Q37            Andy Slaughter: Any other comments?

Tristan Kirk: The fixed penalty scheme for smaller amounts seems appropriate and obviously then to court if they do not pay.

Q38            James Daly: Can I ask some factual questions if that is okay, to have an understanding of when you say prosecution? I have figures that say that, since the start of the pandemic to 14 March this year, 94,368 fixed penalty notices have been issued, and there have been 1,345 prosecutions brought under the regulations. To get an understanding of actual charging rather than electing, out of that 1,345, are the majority of those people who have not paid the fines who end up in court or elected to go to court? What is the percentage where the police are actually charging people with something and ending up in court in those circumstances?

Tristan Kirk: I can only comment on the London courts. There may well be a variety around the country. We had a first wave—excuse the expression—of prosecutions right at the start of the pandemic where, within days of the laws actually coming into effect, we had cases coming before the court. That was clearly a case of people who were accused of not following the lockdown being sent straight to court rather than being offered any kind of fixed penalty notice. After that period, which lasted for six to eight weeks, of prosecutions within a timely fashion, we then moved to a phase where there were some cases being charged by police forces, but it was a very limited number and they often tended to be around protests, demonstrations and gatherings.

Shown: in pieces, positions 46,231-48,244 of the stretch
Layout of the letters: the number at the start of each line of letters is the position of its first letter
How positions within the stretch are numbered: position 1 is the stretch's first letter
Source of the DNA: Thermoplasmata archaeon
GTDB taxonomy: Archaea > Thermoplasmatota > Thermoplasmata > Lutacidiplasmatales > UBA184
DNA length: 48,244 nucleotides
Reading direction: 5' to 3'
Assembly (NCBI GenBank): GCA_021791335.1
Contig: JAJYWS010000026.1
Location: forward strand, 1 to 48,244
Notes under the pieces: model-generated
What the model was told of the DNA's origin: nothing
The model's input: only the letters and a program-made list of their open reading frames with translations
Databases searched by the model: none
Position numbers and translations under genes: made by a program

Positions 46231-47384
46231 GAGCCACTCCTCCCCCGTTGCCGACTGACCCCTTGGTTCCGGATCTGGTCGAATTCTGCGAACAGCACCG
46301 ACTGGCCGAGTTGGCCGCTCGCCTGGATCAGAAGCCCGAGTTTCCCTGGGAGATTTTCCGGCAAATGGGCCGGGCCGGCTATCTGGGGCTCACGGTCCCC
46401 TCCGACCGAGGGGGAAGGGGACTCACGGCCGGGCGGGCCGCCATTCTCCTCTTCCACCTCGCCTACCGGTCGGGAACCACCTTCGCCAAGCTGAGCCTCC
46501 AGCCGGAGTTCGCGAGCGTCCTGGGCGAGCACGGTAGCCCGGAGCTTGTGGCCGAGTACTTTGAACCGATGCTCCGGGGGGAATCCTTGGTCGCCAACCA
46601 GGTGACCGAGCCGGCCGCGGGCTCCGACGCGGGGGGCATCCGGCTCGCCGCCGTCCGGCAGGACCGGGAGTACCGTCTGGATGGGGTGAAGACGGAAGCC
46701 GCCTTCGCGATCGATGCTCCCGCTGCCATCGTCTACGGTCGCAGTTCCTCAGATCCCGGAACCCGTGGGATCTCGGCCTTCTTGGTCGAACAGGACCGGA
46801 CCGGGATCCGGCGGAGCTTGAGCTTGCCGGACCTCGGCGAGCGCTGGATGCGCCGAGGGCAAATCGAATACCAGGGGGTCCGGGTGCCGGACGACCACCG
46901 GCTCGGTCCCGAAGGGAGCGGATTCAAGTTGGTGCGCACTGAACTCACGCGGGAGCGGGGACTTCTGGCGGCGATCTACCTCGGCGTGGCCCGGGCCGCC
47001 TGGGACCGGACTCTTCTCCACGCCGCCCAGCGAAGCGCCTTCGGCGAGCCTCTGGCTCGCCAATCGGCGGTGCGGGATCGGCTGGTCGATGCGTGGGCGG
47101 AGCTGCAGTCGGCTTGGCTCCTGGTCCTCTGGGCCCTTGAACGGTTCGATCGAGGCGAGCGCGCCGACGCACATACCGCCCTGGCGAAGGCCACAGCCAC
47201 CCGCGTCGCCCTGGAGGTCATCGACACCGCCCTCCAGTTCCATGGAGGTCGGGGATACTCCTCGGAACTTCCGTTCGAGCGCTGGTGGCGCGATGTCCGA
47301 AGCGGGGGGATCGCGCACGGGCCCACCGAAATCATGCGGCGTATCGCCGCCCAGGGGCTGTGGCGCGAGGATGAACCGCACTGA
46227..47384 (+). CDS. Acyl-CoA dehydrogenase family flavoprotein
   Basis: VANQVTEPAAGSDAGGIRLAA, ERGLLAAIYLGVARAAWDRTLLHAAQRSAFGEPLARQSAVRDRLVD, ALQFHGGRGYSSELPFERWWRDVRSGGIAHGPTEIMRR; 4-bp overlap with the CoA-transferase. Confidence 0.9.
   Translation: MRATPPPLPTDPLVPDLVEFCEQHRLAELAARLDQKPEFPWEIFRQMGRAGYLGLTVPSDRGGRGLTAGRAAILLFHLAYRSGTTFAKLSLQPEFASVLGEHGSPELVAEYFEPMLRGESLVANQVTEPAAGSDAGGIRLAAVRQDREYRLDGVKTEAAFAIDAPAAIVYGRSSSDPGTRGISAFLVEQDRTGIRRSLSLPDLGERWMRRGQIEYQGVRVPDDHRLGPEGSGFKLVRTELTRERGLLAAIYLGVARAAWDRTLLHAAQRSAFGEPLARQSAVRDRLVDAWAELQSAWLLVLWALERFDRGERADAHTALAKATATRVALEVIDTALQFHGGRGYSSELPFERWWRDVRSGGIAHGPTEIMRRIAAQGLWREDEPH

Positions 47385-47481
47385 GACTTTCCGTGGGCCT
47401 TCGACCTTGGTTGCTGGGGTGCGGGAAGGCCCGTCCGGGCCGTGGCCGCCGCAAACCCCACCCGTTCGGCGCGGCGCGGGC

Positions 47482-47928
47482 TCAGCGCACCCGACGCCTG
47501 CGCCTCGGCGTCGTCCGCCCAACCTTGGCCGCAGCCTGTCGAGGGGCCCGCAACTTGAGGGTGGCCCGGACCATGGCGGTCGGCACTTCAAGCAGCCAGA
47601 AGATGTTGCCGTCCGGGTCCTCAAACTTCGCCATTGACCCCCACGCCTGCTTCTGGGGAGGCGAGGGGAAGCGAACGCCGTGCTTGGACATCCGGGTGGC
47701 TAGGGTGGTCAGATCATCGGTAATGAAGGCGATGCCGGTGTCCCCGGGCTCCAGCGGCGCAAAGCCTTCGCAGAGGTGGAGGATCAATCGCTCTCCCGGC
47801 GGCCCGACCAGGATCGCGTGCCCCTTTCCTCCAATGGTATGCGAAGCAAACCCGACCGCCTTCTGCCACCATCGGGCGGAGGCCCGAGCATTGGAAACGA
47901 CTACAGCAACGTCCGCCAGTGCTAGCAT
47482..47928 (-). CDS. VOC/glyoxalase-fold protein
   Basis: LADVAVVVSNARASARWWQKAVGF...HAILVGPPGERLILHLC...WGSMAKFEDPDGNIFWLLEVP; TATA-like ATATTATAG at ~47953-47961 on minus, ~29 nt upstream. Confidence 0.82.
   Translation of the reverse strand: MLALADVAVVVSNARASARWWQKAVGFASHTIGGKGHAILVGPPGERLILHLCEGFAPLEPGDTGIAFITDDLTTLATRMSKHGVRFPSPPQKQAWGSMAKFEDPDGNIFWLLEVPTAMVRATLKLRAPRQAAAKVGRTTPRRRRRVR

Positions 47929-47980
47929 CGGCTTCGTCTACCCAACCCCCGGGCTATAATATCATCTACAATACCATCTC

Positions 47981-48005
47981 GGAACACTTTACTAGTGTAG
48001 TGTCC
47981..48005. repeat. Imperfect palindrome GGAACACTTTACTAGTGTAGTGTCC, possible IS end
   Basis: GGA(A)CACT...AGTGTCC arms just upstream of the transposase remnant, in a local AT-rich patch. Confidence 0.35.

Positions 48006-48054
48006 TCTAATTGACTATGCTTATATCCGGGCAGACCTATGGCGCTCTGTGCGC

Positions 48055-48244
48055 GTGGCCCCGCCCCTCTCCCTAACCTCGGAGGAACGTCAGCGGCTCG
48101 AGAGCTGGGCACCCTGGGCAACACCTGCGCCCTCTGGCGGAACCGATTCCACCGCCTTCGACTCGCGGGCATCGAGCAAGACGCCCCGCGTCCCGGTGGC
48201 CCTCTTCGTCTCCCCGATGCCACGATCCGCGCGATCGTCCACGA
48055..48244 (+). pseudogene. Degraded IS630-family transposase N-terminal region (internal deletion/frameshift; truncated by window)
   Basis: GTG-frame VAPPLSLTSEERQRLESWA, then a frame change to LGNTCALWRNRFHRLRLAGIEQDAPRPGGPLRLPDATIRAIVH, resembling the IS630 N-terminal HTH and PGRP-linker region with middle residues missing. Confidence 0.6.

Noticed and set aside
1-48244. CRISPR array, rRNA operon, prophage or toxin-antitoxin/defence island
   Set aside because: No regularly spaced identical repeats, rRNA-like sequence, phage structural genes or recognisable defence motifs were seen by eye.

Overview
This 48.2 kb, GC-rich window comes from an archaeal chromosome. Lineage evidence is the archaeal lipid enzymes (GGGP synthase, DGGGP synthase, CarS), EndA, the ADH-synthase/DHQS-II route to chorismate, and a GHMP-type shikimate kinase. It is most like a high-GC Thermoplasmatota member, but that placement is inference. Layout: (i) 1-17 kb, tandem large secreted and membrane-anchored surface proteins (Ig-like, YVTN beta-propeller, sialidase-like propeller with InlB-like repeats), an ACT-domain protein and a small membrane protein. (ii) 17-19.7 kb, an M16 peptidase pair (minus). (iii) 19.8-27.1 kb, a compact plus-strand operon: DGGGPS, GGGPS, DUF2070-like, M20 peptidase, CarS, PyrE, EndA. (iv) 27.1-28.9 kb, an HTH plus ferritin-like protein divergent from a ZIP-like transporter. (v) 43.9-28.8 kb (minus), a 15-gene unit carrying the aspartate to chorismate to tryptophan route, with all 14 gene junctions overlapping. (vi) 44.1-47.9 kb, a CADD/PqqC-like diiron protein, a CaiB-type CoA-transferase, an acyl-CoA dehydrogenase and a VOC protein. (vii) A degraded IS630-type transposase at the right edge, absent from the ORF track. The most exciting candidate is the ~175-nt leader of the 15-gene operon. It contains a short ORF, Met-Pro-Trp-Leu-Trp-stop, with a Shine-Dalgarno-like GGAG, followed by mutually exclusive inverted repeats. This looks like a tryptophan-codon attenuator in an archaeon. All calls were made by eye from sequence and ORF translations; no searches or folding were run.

Then there were batches of cases under the single justice procedure. Large numbers of cases that were brought from September through to December actually related to the start of the pandemic, and appeared to be people who had not paid their fixed penalty notices and were then subsequently prosecuted. What you can draw from the pattern of prosecutions is that 94,000-odd fixed penalty notices issued and only 1,300 prosecutions means that there are probably an enormous number of prosecutions still to be brought of people who have not paid fixed penalty notices. I do not know the numbers on that. Given the figures I mentioned before of millions of pounds-worth of fixed penalty notices unpaid, I think we can expect another significant number of rounds of single justice procedure prosecutions of people who have not paid up.

Q39            James Daly: Joshua?

Joshua Rozenberg: Following what Tristan said, the single justice procedure means that nobody is there; it is simply the magistrate and a lawyer in a room going through case files on a computer. The single justice procedure is fine if you are dealing with well-understood offences and minor offences—failure to pay for your transport ticket or something of that nature—where there is no doubt that you have committed the offence and you simply wish to deal with it and get over it and plead guilty. You know what you are pleading guilty to and that is all fine.